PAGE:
The case should also be made that the interests and forces ultimately dictating these wars and conspiracies mostly aren’t holders of public office; and until international law can go after those unseen agencies and interests, very little will change. Because, again, years after Iraq – and long after Blair was already living in the shadow of his terrible deceptions – we went ahead and destroyed and destabilised another country all over again: Libya, and with precisely the same results.
None of this is intended to let Blair off the hook. He lied and conspired to help bring about the violent destruction of a country – and we are all living with the vast, far-reaching consequences of that act today.
The concern being expressed here is that Blair is becoming the sole fall guy for the entire catastrophe, while its cardinal architects are off playing golf, living the high life and facing none of the heat whatsoever.
On the other hand, it might be that a full admission and disclosure of Blair’s iniquities will act as a warning to others in high office that there might some day be personal consequences. But again, that doesn’t really work unless Cheney, Rumsfeld and co are held to justice too. And also Richard Nixon was once held to account and public shaming for his deceptions, but no one could argue that this deterred subsequent presidents and administrations from engaging in deceptions and conspiracies far worse than Nixon’s.
Will we ever see the likes of Bush, Cheney and Rumsfeld standing trial for their crimes? It seems massively unlikely; but should the present world order or status quo dramatically change at any time in the future, perhaps such a thing would suddenly become much more likely. United Nations Special Rapporteur on counter terrorism and human rights, Ben Emmerson, recently called for prosecutions of former Bush administration officials at the highest levels, while Malaysia recently, formally convicted Bush and Blair of War Crimes.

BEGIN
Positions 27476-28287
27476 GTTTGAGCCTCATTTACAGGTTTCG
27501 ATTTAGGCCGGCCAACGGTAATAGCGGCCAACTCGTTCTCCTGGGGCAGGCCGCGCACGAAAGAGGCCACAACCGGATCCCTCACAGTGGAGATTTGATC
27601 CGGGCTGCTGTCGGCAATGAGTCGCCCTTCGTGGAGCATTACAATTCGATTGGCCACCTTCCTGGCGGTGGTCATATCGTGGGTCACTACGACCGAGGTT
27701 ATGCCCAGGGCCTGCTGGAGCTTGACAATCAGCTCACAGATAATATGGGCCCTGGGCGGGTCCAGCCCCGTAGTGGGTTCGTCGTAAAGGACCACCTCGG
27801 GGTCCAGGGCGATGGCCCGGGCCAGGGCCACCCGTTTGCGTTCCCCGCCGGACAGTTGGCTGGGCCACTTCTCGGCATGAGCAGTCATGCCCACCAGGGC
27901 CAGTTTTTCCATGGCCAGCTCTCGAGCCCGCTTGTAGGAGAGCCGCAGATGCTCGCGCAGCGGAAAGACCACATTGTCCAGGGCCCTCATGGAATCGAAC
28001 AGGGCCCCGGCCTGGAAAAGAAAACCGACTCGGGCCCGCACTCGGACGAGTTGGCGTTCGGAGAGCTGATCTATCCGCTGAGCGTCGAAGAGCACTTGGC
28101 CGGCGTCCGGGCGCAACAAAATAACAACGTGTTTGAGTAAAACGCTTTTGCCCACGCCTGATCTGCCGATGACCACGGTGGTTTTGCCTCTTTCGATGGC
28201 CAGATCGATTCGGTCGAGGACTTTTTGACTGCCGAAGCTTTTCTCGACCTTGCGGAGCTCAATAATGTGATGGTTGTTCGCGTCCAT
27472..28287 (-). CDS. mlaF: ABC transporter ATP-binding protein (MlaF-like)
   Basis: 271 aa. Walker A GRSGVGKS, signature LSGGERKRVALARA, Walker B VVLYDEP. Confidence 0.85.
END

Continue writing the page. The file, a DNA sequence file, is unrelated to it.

The precedent and the public will for such prosecutions is certainly there.
In any case, the reason Tony Blair has made these statements now is probably because the Chilcot Report might soon force him to make such statements anyway.
And again, don’t misunderstand this post – I’m not defending Blair. Iraq was, according to the principles of Nuremberg, a war crime on every level; and Blair’s part in it is indisputable, particularly as it has since emerged that he committed UK forces to the invasion over a year before the war and had promised to play spin-doctor and legitimiser for Bush and the rest of Washington’s Neo-Con mafia.
He is guilty. He just shouldn’t be the sacrificial lamb thrown to the lions while the other conspirators – chiefly the real originators of the Neo-Con plan to invade Iraq – walk off happily into the sunset.
Whatever the Chilcot Report does or doesn’t reveal, substantial damage to Tony Blair has already been done, as far as reputation is concerned. Here was a man who prior to 2003 was probably the most popular British PM in generations. Instead he is now widely regarded as a liar, conspirator and even a War Criminal, and will always be remembered as the Labour PM who took Britain into an illegal war based on total lies.
The sad thing about the PM who clearly wants to be loved and to be remembered fondly in history is that, had Tony Blair not supported the War in Iraq, had he not contributed so massively to such an illegal occupation and its disastrous consequences, he would’ve in fact been most remembered for his role as a peace-maker in facilitating the Good Friday Agreement in Northern Ireland.
Fat chance of that now.
He chose to get on board with the criminals of the century; and now will always be defined by that decision.